ORIGINAL FRENCH ARTICLE: Samba sociale, l’éditorial de Bernard Duraud
by Bernard Duraud
Translated Monday 22 July 2013, by
Brazilians, once again, are taking to the street. After the wave of protests in June, the major syndicats are now taking over the voice of opposition, thus giving national resonance to demands that go far beyond the mere price of public transport. All, and that includes the students, and several associative movements, are talking about the Brazil they want to see.
Besides the deplorable conditions of public transport in large urban areas, the most visible causes of their dissatisfaction are the disastrous state of the health and education systems.
While the Lula era, carried by substantial economic growth, may have seen real social progress, particularly with regard to the poorest sections of society, the model promoted by the Worker’s Party (PT) currently in power, which aims for a more efficient redistribution of national wealth, has now reached its limits. "What has been achieved thus far was a step in the right direct, says Marcio Pochmann, but it’s not enough." This economist points out that the criticism aimed at President Dilma Rousseff, orchestrated by the main right-wing opposition, has hardened since the end of last year in reaction to measures taken by the federal government. At that time the mother of all battles was a direct confrontation with "the hard-core of neo-liberalism", in other words, the twenty or so families living off bonds and calling all the shots.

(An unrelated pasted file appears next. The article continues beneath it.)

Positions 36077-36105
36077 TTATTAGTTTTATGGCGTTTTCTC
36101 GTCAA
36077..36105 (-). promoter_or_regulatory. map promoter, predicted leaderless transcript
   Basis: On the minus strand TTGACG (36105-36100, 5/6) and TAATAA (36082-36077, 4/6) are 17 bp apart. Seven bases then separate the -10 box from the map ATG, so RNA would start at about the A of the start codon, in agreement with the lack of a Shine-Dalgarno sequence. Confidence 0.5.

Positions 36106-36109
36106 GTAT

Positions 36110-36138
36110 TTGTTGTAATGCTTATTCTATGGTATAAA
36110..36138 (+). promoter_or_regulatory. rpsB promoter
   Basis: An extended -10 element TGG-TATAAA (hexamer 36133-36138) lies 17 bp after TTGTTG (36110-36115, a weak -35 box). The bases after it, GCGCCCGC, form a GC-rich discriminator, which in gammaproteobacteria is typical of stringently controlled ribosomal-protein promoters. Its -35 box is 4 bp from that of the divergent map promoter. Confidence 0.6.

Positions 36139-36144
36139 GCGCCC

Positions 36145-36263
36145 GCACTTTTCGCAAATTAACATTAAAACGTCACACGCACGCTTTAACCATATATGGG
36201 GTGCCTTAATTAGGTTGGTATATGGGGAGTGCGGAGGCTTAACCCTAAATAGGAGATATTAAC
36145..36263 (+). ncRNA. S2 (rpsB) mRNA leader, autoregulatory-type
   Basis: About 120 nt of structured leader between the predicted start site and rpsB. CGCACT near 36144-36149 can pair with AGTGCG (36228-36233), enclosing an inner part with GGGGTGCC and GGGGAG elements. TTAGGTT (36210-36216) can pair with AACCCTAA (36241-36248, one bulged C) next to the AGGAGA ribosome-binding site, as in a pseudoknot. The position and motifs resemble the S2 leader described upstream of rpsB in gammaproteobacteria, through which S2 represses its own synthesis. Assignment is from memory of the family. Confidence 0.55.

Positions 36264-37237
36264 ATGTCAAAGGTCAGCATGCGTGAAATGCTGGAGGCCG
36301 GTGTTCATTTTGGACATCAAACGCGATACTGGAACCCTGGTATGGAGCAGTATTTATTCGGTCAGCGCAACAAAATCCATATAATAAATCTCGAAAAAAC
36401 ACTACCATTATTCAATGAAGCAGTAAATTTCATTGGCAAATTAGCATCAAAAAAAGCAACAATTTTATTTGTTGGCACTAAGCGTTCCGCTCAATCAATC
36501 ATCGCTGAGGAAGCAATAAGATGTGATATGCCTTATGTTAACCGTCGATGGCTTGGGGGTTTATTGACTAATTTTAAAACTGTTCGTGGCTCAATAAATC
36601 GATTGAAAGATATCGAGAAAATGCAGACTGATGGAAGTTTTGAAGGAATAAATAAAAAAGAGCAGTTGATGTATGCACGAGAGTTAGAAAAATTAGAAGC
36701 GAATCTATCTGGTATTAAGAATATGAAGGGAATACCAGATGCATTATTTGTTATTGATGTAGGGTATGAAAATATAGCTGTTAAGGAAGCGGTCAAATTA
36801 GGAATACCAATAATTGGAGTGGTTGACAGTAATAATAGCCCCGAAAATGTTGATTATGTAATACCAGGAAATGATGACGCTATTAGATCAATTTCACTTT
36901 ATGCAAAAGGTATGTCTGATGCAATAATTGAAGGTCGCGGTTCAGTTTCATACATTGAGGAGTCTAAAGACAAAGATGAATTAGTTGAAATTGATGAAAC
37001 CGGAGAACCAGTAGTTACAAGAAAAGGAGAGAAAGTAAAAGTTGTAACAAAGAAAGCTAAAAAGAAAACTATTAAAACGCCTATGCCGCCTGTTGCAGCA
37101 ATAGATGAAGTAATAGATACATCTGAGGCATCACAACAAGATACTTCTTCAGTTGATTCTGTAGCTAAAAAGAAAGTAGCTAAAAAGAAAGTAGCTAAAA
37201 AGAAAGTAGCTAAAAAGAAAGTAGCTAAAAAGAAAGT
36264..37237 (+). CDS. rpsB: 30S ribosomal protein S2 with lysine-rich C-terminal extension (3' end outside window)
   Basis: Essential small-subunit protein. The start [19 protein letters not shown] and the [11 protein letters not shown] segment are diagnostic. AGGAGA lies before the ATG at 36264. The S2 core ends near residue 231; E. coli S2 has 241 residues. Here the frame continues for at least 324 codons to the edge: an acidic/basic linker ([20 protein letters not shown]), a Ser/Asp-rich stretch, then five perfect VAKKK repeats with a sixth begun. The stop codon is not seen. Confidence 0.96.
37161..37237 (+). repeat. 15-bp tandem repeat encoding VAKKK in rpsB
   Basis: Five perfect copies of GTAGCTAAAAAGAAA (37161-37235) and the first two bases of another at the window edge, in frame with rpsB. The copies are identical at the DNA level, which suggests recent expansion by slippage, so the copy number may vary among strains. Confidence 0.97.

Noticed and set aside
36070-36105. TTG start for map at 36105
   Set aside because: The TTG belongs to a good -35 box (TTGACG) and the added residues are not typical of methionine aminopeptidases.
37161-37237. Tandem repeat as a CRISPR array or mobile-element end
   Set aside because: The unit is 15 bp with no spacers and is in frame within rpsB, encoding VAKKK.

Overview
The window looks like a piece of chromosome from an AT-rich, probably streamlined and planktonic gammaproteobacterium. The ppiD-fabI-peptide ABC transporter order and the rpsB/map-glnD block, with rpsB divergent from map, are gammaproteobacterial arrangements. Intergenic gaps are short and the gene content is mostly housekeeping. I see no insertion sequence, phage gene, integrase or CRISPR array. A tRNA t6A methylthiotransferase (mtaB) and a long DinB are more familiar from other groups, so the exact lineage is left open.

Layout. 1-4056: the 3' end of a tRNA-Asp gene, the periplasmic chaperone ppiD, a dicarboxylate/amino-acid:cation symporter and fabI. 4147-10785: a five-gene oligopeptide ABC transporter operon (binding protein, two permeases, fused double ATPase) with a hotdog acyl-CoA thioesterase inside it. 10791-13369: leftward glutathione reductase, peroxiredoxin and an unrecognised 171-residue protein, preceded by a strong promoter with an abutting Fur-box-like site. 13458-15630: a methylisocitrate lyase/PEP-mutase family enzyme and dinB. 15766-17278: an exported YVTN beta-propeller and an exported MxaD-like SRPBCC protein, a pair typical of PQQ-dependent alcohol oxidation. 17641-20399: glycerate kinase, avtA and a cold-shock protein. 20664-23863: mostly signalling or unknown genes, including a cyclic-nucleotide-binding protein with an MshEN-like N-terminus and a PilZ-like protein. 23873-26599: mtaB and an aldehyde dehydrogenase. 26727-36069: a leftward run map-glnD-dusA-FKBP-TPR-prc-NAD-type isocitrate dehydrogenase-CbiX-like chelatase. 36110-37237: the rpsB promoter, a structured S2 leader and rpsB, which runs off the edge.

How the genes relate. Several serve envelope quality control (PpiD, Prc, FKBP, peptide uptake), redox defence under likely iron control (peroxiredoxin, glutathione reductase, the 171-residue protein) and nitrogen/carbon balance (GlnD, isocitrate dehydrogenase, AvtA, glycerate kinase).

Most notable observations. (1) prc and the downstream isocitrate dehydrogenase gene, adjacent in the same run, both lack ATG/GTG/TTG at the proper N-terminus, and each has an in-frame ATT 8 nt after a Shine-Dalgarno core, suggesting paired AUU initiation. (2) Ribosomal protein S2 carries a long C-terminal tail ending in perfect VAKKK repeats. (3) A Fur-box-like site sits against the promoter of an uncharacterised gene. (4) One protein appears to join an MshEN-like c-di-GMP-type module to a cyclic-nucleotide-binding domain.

In 2012, Brazil remained one of the most non-egalitarian countries of Latin America in terms of income. Approximately 40% of the federal budget was absorbed by debt (most of which was internal, belonging to these same wealthy families) as opposed to 4% going toward health, 3% for education and less than 1% for transportation. The confederations have also added a 40-hour working-week to their grievances; according to them, the restructuring of work, primarily in the tertiary sector, submits workers to a hellish form of exploitation where reduced job security is becoming the norm. Here also the State is failing.
Rally slogans, relayed primarily by social networks, have included, "we will sweep away corruption". This catchword illustrates a certain dishonesty, not because corruption doesn’t exist, but because since the 1988 Constitution this struggle has seen some real advances. Strange also, is the fact that the political reform (changes in the electoral system, an end to private campaign contributions) which "Dilma" wanted to put in place is being systematically obstructed in Congress by the right-wing opposition. And to put the icing on the cake, the private media oligarchy has arrogated a monopoly of the public interest and common good. The centre-left coalition now in power, gathered around the PT, and "Dilma" are today being vigourously challenged by a people on the march. It is their duty to lean on this energy that is flooding the street so as to enact policies of greater scope and importance.